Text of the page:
National Latina Day: Celebrating Strength, Heritage, and Influence

a photo of three latina women making fun poses

National Latina Day is a day of celebration and recognition dedicated to honoring the contributions and achievements of Latinas in various sectors of society, from arts and culture to politics and business. On this day, the rich cultural heritage, resilience, and trailblazing spirit of Latina women are brought to the forefront, and communities unite to pay homage to their legacy.


How did National Latina Day Start?

The roots of National Latina Day can be traced back to 2015 after Texas-based Dolores “Loli” Alvarez Castilla created a Facebook page to empower Latinas. Over time, as the Latina community expanded its influence in the U.S. and around the world, it became evident that there was a pressing need to have a day dedicated to the celebration and amplification of the myriad of achievements and stories of Latina women.

In an interview with blogger April Monterrosa, Castilla says her message about the day is simple, “It is time for us to stand up and be counted for all that we are and all of our accomplishments. It is time to change the mindset of people that we are just loud women with attitudes.”

As the designated day made the rounds, Latinas everywhere began to share their experiences, achievements, and pride as Latinas. National Latina Day was born, and it’s been celebrated every year on August 20 since then, with red as the official color of the day.

Why Celebrate Latina Day?

In an era where Latinas frequently grapple with cultural stereotypes, National Latina Day serves as a powerful counter-narrative. Instead of subscribing to broad-brushed notions, this day thrusts the spotlight on individual stories that epitomize grit, intelligence, and resilience, effectively shattering age-old stereotypes.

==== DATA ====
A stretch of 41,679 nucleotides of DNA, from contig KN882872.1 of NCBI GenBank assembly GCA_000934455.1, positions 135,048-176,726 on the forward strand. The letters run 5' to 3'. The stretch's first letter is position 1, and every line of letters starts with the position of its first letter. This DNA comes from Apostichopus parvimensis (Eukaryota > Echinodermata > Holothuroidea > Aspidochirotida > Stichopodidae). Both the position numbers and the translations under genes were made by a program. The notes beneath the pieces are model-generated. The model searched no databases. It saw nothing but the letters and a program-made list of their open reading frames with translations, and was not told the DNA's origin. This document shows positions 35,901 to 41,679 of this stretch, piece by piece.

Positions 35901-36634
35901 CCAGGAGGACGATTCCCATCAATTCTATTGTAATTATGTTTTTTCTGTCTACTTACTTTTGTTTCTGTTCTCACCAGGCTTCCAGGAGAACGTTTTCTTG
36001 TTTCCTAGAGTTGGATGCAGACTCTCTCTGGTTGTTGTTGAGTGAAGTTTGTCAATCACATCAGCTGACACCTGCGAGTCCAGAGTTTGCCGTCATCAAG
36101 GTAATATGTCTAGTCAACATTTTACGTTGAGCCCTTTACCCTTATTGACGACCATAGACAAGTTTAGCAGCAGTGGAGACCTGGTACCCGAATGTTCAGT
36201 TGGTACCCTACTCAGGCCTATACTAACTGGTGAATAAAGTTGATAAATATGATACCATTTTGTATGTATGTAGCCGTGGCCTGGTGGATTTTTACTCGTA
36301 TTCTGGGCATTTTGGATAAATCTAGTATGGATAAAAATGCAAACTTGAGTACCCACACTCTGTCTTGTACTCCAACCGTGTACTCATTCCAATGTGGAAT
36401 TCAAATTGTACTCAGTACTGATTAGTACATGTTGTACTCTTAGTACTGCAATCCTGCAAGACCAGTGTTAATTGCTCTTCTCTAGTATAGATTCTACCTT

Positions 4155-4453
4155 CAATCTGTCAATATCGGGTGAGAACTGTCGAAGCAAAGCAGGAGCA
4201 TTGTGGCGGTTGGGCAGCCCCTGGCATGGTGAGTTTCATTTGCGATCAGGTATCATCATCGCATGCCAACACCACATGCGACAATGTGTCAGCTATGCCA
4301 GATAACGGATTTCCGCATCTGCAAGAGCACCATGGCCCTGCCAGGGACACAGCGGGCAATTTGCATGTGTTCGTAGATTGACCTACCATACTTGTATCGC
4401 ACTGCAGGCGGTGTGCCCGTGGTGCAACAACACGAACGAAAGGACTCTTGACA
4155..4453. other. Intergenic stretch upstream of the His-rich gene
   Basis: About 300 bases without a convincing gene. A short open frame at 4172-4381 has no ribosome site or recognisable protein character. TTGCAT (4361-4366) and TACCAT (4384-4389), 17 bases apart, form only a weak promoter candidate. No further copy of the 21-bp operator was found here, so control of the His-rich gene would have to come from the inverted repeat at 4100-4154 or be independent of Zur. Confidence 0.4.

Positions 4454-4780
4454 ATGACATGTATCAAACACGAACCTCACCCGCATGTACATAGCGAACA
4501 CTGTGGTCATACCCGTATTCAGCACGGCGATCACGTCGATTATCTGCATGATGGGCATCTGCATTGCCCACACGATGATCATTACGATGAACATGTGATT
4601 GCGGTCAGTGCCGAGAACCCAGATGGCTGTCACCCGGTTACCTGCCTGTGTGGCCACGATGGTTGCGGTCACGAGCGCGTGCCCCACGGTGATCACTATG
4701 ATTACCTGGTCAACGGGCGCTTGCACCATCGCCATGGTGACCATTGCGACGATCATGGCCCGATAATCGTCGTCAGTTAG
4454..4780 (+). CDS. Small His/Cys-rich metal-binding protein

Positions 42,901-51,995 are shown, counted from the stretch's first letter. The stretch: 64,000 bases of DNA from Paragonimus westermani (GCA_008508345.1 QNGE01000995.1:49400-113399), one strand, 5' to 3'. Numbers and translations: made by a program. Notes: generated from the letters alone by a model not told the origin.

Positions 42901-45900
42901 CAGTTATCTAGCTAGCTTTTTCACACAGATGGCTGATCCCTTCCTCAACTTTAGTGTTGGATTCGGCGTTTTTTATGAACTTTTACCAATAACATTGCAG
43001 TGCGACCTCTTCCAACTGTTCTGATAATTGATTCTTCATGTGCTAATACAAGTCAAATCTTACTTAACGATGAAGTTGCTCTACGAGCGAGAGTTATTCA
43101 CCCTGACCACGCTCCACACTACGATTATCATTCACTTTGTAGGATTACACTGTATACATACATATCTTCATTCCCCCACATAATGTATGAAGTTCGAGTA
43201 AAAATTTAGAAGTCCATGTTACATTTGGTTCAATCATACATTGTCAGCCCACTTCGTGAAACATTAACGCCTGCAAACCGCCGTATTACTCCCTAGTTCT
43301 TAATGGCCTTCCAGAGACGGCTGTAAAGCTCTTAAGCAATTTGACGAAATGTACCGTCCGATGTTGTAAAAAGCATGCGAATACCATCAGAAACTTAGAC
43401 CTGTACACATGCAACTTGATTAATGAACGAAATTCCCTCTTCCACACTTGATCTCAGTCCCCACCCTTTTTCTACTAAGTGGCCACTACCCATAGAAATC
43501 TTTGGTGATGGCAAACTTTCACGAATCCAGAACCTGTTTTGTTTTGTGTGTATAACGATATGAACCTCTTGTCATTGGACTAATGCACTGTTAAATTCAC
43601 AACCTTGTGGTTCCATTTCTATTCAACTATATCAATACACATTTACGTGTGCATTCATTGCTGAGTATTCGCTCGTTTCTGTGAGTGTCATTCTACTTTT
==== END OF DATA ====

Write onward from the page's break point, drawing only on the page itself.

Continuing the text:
This celebration paves the way for the future. The young Latina generation, looking ahead, now finds itself surrounded by a diverse range of role models. Be it the groundbreaking work of scientists or the mesmerizing creations of artists, the horizons have expanded, allowing these young minds to dream beyond traditional confines and outdated cultural expectations.

At its heart, National Latina Day is also a celebration of culture. Latinas stand as the proud bearers of an intricate cultural tapestry. From the rhythmic cadences of the Caribbean to the deeply-rooted traditions of South America, they play a pivotal role in enriching the American and global cultural landscape.

Lastly, this day is synonymous with unity. It's an amalgamation of shared narratives, mutual respect, and a collective sense of pride. Latinas and the broader community converge in a spirited celebration, fostering an environment of community and collaboration.

Latina Day ATX Weekend

Since 2015, Austin, Texas, has been bustling with activity every August 20. Founder, Bessy Martinez, was inspired by the Latina Day spirit where Latinas could unabashedly express their pride and be celebrated for the immense societal impact they wield in a space all their own. She created Latina Day ATX Weekend, which embodies her mission to help share stories of Latinas far and wide while creating an atmosphere of mutual support and empowerment. From a humble beginning with a few panel discussions, it has grown into a sell-out event requiring bigger facilities every year.

Latina Day events aren’t limited to the Austin area - National Latina Day events are sprouting everywhere. Find an event near you or online.

National Latina Day is more than just a day; it's a movement. A movement that seeks to recognize the past, celebrate the present, and inspire the future. It’s a testament to the strength, beauty, and indomitable spirit of Latina women. As Latinas mark this day, they are honoring the stories of the countless Latinas who have paved the way, those who are shaping our present, and those who are undoubtedly creating a brighter future.

Women in Texas at the National Women's March, rallying against deadly abortion restrictions.
Lucy Flores

The landscape of abortion rights in the United States has become more restrictive than ever in recent history, particularly in Arizona and Florida, where recent developments represent a major setback for women’s reproductive rights. On April 9, the Arizona Supreme Court ruled in a 4-to-2 decision to uphold an 1864 law banning abortion from the moment of conception. The only exception is saving the mother’s life, but there are no exceptions for rape or incest under this law.

Just a few days earlier, on April 1, the Florida Supreme Court also ruled in favor of upholding a 6-week abortion ban, which will take effect on May 1. This further reduced the legal threshold for abortions in Florida, which used to be 24 weeks of pregnancy before Republicans passed a law in 2022 banning abortions after 15 weeks. Both of these rulings have sparked intense debate and outrage about their impact on women’s rights.

Overview of the Near-Total Abortion Ban in Arizona